Norberg's up to his neck in statistics now and loving it.
On the whole, official statistics from governments, the UN and the World Bank all point in the direction that mankind has never before seen such a dramatic improvement of the human condition as we’ve seen in the last three decades. We have heard the opposite view repeated so many times, that we take it for granted, without examining the evidence.
During the last 30 years, chronic hunger and the extent of child labour in the developing countries have been cut in half. In the last half century, life expectancy has gone up from 46 to 64 years and infant mortality has been reduced from 18 to 8 per cent. These indicators are much better in the developing world today than they were in the richest countries a hundred years ago.In a generation, the average income in developing countries has doubled. As the United Nations Development Programme has observed, in the last 50 years global poverty has declined more than in the 500 years before that.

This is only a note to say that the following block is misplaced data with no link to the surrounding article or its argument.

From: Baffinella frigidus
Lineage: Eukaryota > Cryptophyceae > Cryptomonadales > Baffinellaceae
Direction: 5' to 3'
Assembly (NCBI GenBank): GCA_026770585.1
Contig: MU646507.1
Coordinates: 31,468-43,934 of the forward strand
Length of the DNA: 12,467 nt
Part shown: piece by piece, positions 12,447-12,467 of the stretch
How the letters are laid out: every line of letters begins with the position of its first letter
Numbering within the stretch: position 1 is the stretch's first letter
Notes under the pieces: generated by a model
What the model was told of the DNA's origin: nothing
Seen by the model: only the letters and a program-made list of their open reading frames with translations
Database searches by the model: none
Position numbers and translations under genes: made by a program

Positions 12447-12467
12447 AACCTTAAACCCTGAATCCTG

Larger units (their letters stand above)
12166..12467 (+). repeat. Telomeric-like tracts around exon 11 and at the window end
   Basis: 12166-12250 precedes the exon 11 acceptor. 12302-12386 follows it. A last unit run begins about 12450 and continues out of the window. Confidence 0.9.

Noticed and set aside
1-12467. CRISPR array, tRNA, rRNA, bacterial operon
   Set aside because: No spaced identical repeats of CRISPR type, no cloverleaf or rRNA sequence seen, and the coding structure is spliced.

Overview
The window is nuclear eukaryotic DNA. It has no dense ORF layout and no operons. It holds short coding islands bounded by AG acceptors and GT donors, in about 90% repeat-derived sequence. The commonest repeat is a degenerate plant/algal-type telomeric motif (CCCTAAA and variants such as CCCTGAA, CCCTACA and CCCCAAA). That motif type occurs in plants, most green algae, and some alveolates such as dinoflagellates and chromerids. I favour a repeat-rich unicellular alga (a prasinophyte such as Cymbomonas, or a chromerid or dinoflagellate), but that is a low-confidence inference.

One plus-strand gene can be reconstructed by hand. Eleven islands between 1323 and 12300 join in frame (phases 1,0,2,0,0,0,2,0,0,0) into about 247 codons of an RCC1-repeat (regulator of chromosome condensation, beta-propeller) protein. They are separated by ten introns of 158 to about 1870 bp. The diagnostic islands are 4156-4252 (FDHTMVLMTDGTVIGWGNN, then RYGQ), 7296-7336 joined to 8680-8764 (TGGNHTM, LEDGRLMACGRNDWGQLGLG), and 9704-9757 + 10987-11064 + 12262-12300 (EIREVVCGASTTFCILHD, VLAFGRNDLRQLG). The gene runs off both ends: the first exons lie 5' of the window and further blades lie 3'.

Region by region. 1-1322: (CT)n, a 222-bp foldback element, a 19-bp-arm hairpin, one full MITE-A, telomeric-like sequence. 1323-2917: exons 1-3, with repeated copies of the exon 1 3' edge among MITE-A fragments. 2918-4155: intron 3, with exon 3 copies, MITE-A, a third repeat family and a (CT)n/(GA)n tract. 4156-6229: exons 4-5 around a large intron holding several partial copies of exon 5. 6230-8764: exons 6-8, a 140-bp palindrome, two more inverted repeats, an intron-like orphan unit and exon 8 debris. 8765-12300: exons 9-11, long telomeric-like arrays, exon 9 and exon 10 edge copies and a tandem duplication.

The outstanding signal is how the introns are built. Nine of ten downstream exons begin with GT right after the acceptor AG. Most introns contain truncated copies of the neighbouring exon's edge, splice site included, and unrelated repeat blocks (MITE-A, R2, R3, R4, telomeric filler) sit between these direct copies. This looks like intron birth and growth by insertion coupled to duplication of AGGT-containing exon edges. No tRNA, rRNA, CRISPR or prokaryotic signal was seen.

The trouble with these numbers is that, with the arguable exception of of the figure of hunger and child labour (based over the past thirty years), he is talking about data from a period of time (past 50 years, half century, generation) that includes not only the current 'era of globalisation' (which started in the mid 1980s) but also the post WW2 years, which were characterised by the Bretton Woods exchange system, considerably less trade integration than prior to the great depression or at present, and state led development policies. And it was these post WW2 years which in many developing countries saw the most rapid improvements in wellbeing.